Where the Wild Things Are

Where the Wild Things Are

A story from the early legends of St. Francis tells of him having such care for all God’s creatures that he would stop to put earthworms back in the dirt when they strayed onto the roads after a rain. I’ve been doing this a lot during our rainy summer.

Then a few days ago I was driving to a doctor appointment and saw a box turtle crossing the road. I stopped the truck, got out and picked up the turtle, and put it on the floor of the passenger seat. As I’ve done since childhood, I immediately started making plans for a new pet. I discovered how determined this reptile was when it got out of a cloth bag at least three times in the doctor’s office.

I Googled Eastern Box Turtles while I waited for my prescription and discovered that keeping them in captivity can be quite challenging. While they can live 100 years in the wild (if they’re not hit by cars), their lifespan can be as short as three days in captivity. The color on their shells even fades.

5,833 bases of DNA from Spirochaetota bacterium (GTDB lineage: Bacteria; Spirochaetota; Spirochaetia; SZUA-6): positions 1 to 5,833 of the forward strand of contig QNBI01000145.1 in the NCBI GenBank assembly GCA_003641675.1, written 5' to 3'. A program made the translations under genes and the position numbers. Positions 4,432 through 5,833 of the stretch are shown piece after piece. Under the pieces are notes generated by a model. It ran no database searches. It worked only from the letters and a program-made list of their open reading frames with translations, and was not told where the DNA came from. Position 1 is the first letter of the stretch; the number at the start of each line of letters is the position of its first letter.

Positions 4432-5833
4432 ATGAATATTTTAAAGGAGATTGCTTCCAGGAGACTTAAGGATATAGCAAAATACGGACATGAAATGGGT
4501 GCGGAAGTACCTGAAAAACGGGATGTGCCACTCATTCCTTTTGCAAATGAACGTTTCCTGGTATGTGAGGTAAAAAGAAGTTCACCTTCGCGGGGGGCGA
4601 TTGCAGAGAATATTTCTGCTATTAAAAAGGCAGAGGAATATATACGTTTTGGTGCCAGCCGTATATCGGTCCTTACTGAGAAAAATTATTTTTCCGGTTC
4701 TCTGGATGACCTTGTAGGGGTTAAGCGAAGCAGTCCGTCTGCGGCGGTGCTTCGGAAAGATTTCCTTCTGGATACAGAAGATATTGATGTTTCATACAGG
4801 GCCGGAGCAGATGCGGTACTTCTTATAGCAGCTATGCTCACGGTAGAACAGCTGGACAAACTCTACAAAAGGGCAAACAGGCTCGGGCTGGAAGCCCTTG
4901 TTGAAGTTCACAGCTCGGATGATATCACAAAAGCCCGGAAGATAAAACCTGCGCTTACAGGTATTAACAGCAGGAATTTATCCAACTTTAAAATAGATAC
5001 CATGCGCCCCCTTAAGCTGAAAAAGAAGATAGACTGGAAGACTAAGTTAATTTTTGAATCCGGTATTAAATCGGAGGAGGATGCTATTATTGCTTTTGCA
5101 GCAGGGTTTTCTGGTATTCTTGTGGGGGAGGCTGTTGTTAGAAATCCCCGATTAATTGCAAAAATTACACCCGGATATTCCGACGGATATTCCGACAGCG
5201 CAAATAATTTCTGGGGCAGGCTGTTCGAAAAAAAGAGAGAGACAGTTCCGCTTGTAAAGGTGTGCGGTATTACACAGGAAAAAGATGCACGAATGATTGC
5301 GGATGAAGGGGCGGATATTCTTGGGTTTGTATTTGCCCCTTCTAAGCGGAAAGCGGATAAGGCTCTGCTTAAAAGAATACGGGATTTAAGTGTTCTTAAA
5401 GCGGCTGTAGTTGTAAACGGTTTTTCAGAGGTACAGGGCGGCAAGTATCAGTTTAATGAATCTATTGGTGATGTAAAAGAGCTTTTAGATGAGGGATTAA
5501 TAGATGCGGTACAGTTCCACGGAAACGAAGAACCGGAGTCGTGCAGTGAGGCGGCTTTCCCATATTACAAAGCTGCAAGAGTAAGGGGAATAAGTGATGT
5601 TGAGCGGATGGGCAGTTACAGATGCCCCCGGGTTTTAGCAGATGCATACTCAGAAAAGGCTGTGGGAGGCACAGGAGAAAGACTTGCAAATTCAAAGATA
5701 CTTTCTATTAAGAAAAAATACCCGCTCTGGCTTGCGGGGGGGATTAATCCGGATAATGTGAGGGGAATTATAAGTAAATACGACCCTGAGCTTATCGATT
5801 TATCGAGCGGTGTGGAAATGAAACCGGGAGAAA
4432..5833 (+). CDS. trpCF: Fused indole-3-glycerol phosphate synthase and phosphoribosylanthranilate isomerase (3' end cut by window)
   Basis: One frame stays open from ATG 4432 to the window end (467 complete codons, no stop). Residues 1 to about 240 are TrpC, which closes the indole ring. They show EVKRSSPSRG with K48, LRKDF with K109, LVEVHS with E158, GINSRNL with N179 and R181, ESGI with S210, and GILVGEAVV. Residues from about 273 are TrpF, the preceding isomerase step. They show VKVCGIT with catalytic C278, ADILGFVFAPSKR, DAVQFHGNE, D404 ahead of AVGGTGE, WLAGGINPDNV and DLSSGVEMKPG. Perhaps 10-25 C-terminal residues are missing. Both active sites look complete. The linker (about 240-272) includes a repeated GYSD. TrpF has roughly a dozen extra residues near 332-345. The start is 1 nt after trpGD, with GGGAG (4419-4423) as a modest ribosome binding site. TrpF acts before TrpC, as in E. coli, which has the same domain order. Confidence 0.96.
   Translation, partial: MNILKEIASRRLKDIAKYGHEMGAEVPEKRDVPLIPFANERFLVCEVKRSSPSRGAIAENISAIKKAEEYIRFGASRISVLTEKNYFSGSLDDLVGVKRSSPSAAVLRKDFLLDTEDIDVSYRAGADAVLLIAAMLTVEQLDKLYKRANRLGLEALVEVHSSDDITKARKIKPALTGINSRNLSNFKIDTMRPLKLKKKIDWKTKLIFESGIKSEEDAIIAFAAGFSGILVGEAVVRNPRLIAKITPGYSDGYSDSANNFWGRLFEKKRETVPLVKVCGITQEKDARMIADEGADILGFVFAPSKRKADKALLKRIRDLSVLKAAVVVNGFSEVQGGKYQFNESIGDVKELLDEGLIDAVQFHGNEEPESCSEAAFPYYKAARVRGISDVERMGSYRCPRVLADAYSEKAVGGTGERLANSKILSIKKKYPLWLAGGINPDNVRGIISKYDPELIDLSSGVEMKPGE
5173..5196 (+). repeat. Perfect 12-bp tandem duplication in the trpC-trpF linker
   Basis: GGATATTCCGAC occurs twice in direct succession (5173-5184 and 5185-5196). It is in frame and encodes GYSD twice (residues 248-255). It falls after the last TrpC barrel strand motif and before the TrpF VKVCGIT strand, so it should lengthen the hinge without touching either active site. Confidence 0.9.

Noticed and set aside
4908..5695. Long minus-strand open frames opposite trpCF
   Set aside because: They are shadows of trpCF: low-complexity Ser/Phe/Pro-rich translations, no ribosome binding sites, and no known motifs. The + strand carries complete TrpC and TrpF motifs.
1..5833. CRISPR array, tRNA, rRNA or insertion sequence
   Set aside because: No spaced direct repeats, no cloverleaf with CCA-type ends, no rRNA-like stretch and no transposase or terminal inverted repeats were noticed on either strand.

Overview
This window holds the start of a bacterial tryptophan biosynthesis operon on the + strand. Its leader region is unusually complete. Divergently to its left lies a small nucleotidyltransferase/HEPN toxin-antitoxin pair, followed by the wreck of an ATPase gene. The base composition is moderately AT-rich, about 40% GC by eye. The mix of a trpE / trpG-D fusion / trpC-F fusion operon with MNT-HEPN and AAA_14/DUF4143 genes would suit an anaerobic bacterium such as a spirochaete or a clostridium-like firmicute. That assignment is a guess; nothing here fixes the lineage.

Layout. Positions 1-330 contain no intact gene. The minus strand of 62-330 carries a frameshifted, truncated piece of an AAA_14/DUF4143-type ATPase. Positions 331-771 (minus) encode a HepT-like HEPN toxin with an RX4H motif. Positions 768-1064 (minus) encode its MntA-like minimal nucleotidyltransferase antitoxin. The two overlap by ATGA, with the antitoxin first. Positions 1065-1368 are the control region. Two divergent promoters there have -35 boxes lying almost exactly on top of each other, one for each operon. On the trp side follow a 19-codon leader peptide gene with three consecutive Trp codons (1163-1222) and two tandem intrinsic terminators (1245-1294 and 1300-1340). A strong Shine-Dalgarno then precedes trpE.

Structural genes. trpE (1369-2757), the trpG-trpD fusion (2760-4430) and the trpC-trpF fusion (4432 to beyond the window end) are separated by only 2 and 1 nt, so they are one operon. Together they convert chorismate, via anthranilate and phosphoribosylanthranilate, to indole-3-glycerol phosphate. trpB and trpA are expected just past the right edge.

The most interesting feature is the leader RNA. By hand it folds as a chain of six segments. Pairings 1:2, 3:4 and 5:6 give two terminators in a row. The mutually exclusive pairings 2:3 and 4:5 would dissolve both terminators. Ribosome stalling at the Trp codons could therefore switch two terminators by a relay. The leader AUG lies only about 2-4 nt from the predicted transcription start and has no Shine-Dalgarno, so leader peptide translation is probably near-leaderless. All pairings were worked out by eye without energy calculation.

By the time I got home, I wisely decided to carry it down to the marshy grass below my yard and let it go. I live near an extensive forest, so it should have the right conditions. I took some pictures and a quick video as it crawled off into the grass. I worry a bit about a raccoon or another predator finding it, but I know that, too, is the way of the wild. And I know for sure if it were in my yard my own dogs would be a much greater threat.

I love creatures of all kinds. But I’m finally learning that often they’re better off in the wild than in my solicitous but not always fully capable hands. I also recognized that right now I just didn’t need another creature depending on me for its life. I’m always a bit taken aback by Francis stipulating in his Rule that the friars weren’t to own a horse or any other animal. I’m not about to give up my dogs, but it does give me something to ponder.

 
 

About the Author

Diane M. Houdek is Digital Editor for Franciscan Media as well as an editor in the book department. She is an avid knitter and spinner and shares her home with three large and rambunctious dogs and a new puppy who's willing to take them all on. Born and raised in Wisconsin, she has tried her hand at urban farming and a host of other pursuits and hobbies.
 
 
 
  • wbua

    Yes,I can see St..Francis not wanting animals owned,as to not wanting Satan to own us.But we need animals to be a satan to animals that seem to be working for Satan.
    bye